Open Society Needs Defending


George Soros in Project Syndicate:

Globalization has had far-reaching economic and political consequences. It has brought about some economic convergence between poor and rich countries; but it increased inequality within both poor and rich countries. In the developed world, the benefits accrued mainly to large owners of financial capital, who constitute less than 1% of the population. The lack of redistributive policies is the main source of the dissatisfaction that democracy’s opponents have exploited. But there were other contributing factors as well, particularly in Europe.

I was an avid supporter of the European Union from its inception. I regarded it as the embodiment of the idea of an open society: an association of democratic states willing to sacrifice part of their sovereignty for the common good. It started out at as a bold experiment in what Popper called “piecemeal social engineering.” The leaders set an attainable objective and a fixed timeline and mobilized the political will needed to meet it, knowing full well that each step would necessitate a further step forward. That is how the European Coal and Steel Community developed into the EU.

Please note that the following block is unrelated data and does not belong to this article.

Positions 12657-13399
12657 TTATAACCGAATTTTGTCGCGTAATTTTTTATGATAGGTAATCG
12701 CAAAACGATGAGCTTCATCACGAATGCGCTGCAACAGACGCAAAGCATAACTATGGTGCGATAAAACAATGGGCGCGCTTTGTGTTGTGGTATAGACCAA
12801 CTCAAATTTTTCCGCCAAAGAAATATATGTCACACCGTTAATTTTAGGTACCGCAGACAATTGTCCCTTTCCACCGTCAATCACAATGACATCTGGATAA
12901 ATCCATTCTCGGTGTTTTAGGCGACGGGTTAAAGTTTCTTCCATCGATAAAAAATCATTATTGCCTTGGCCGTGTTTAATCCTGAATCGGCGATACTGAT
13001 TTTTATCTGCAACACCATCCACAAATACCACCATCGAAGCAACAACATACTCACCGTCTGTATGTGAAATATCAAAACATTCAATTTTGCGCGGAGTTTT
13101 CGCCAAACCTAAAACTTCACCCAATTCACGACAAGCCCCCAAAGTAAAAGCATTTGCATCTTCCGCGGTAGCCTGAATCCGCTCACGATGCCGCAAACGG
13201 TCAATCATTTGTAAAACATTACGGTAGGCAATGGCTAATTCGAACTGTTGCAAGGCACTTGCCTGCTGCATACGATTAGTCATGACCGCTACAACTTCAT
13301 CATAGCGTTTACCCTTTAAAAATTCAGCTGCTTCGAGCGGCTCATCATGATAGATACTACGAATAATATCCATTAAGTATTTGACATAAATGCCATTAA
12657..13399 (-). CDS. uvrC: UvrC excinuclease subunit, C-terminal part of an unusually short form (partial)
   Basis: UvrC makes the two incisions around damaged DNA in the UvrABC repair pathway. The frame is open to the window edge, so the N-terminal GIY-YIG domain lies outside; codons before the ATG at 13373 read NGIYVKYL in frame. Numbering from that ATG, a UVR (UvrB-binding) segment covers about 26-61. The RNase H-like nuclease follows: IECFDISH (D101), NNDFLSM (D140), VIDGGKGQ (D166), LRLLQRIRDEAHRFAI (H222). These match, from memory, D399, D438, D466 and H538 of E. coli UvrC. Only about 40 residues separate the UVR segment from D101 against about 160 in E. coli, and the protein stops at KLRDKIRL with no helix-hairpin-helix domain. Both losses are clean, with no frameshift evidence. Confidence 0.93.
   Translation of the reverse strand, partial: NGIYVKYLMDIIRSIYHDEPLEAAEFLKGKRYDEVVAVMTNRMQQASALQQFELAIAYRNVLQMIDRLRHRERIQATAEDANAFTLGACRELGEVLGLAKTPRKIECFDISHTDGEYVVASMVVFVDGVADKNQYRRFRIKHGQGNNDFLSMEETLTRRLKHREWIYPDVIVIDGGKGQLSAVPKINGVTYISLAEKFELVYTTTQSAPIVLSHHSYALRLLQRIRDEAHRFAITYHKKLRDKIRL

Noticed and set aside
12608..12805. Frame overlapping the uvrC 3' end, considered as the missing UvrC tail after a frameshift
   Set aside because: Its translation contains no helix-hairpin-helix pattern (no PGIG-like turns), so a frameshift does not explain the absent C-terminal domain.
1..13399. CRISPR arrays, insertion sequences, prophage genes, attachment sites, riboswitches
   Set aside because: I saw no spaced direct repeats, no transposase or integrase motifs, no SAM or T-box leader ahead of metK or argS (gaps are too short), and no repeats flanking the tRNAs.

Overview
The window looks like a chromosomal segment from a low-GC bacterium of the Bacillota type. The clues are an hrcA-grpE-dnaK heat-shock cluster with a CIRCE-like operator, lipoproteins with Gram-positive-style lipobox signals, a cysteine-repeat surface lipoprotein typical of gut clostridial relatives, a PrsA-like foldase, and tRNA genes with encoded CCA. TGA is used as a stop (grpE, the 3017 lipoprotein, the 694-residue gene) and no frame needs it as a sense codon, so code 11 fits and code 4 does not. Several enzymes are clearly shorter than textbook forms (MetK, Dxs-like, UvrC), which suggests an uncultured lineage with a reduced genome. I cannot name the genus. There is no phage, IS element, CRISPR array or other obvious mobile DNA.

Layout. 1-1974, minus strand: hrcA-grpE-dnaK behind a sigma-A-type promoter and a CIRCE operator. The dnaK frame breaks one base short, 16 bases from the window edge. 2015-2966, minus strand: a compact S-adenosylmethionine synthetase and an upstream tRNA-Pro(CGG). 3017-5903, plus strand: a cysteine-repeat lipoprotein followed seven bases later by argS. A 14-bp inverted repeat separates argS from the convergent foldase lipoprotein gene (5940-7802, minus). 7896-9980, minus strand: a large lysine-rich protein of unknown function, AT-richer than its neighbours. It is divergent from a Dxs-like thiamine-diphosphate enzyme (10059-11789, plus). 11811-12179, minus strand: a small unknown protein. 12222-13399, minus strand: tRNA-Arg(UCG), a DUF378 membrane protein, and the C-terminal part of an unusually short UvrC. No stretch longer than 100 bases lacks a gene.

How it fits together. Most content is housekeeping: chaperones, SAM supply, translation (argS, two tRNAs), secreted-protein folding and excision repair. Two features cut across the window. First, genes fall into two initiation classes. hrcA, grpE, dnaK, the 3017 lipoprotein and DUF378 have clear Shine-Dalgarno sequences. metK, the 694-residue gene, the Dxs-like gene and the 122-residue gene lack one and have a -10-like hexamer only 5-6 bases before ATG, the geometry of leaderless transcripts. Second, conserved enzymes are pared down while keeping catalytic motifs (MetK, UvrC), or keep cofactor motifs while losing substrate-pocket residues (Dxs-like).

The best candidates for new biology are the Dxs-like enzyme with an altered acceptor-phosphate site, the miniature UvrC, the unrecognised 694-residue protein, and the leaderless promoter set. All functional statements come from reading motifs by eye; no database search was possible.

But then something went woefully wrong. After the Crash of 2008, a voluntary association of equals was transformed into a relationship between creditors and debtors, where the debtors had difficulties in meeting their obligations and the creditors set the conditions the debtors had to obey. That relationship has been neither voluntary nor equal.

Germany emerged as the hegemonic power in Europe, but it failed to live up to the obligations that successful hegemons must fulfill, namely looking beyond their narrow self-interest to the interests of the people who depend on them. Compare the behavior of the US after WWII with Germany’s behavior after the Crash of 2008: the US launched the Marshall Plan, which led to the development of the EU; Germany imposed an austerity program that served its narrow self-interest.

More here.